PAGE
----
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Najib wants WSJ to confirm claims in 14 days
Published:  Jul 8, 2015 12:57 AM
Updated: 6:49 AM

Prime Minister Najib Abdul Razak has commenced legal action against The Wall Street Journal (WSJ) on its report that US$700 million (RM2.6 billion) of 1MDB funds were deposited into his private bank accounts.

However, instead of the customary letter of demand, Najib's legal team sent an e-mail to the Dow Jones, the owner of WSJ, requesting that its publication confirm whether it stood by its report.

The prime minister gave the publication 14 days to respond.

"We are instructed by our client to seek confirmation as to whether it is your position, as taken in the articles, that our client misappropriated nearly US$700 million from 1MDB?

"We are instructed to procure your position because the articles collectively suggest that you are unsure of the 'original source of the money and what happened to the money' whilst on the other hand, the general gist of the articles create a clear impression that our client has misappropriated US$700 million belonging to 1MDB," the e-mailed letter states.

The letter was prepared by Hafarizam Wan & Aisha Mubarak, the legal firm that is handling several other defamation suits for Najib.

WSJ may be sued

The letter zoomed in on two articles titled "Malaysia leader's accounts probed" published on July 2 and "Scandal in Malaysia" published on July 6, both authored by Simon Clark and Tom Wright.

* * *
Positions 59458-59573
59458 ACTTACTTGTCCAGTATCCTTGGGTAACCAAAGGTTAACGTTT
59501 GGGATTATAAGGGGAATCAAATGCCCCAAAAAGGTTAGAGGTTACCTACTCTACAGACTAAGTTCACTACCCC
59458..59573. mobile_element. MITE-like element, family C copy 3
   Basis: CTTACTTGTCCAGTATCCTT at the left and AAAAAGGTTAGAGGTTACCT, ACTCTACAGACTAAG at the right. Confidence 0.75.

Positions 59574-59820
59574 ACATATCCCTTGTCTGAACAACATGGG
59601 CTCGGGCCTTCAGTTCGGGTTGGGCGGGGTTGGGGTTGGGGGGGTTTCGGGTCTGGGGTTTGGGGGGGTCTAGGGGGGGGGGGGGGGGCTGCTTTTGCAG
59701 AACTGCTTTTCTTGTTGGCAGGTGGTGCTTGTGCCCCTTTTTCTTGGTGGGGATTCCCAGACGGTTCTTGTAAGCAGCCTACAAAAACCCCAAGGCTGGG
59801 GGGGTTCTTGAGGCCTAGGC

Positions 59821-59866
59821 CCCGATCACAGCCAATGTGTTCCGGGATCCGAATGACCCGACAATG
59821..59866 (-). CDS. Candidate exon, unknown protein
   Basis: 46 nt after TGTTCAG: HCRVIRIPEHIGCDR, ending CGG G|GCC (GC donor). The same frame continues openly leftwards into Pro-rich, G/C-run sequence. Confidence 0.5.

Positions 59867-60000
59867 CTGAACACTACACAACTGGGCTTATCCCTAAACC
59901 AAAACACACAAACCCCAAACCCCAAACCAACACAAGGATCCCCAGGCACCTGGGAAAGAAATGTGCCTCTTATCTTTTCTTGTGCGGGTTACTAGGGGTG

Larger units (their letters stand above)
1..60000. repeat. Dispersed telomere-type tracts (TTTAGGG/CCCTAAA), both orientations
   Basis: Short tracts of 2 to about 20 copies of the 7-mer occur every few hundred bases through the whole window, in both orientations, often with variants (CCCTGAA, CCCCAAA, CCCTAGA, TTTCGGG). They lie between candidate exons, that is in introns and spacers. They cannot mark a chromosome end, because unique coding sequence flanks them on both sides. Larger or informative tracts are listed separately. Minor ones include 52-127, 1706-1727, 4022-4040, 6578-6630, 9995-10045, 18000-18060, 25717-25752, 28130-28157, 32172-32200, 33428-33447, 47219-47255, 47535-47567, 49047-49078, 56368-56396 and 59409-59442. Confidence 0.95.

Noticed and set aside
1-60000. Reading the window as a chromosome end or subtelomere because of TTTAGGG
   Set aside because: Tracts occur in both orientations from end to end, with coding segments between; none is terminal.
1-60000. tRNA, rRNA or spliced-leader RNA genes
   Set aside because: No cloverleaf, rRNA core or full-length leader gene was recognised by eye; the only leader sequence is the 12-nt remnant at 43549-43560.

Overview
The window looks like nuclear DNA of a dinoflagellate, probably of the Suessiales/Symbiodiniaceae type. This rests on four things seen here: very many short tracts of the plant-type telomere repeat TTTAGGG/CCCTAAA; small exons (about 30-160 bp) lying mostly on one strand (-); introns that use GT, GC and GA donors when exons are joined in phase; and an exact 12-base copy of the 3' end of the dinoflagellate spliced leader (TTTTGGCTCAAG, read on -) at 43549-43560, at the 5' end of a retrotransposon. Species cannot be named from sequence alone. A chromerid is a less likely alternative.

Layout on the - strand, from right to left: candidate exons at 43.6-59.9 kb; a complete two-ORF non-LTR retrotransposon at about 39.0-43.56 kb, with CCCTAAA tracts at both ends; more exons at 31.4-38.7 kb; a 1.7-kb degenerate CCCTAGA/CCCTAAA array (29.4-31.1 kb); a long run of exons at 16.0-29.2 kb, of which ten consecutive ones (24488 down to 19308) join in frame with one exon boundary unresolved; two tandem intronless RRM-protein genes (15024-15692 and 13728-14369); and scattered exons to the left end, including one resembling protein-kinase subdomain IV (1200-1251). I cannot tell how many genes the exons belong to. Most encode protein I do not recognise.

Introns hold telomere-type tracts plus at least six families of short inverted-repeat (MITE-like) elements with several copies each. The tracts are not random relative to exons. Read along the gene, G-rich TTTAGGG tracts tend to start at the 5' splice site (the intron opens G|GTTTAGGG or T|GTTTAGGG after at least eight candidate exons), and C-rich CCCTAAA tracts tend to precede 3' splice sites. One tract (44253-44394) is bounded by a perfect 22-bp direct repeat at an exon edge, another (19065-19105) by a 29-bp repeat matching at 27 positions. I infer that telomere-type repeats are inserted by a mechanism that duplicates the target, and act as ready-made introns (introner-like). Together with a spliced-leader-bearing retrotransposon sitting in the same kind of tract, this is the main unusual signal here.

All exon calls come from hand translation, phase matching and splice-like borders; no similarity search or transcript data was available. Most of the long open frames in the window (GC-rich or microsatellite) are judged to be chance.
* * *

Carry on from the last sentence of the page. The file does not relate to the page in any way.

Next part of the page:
"In the circumstances and in the interest of our client, we would expect a newspaper of your international standing and reputation to state unequivocally and with clarity as to whether it is your contention that our client misappropriated about US$700 million belonging to 1MDB.

"You will no doubt appreciate the seriousness of the allegation made against our client in the said articles and confirmation is sought to enable us to advise our client the appropriate legal recourse he can take to seek redress in relation to the publication of these articles," reads the legal letter.

The letter also indicated that both the publication and authors may be sued.

"Please let us know whether you have appointed solicitors in Malaysia to accept service of legal proceedings on your behalf and on behalf of the reporters who wrote the articles in the event that legal proceeding becomes necessary," the e-mail adds.

Meanwhile, Reuters quoted Najib's law firm as saying in a statement that since the article involved several parties, they were instructed to consider "joint action, or action against, in the event evidence shows a conspiracy against our client."

"This is not a straightforward legal action due to the national and international imputations. We have been instructed to identify facts and lay full facts, before our client, is able to proceed with further instructions," it said.

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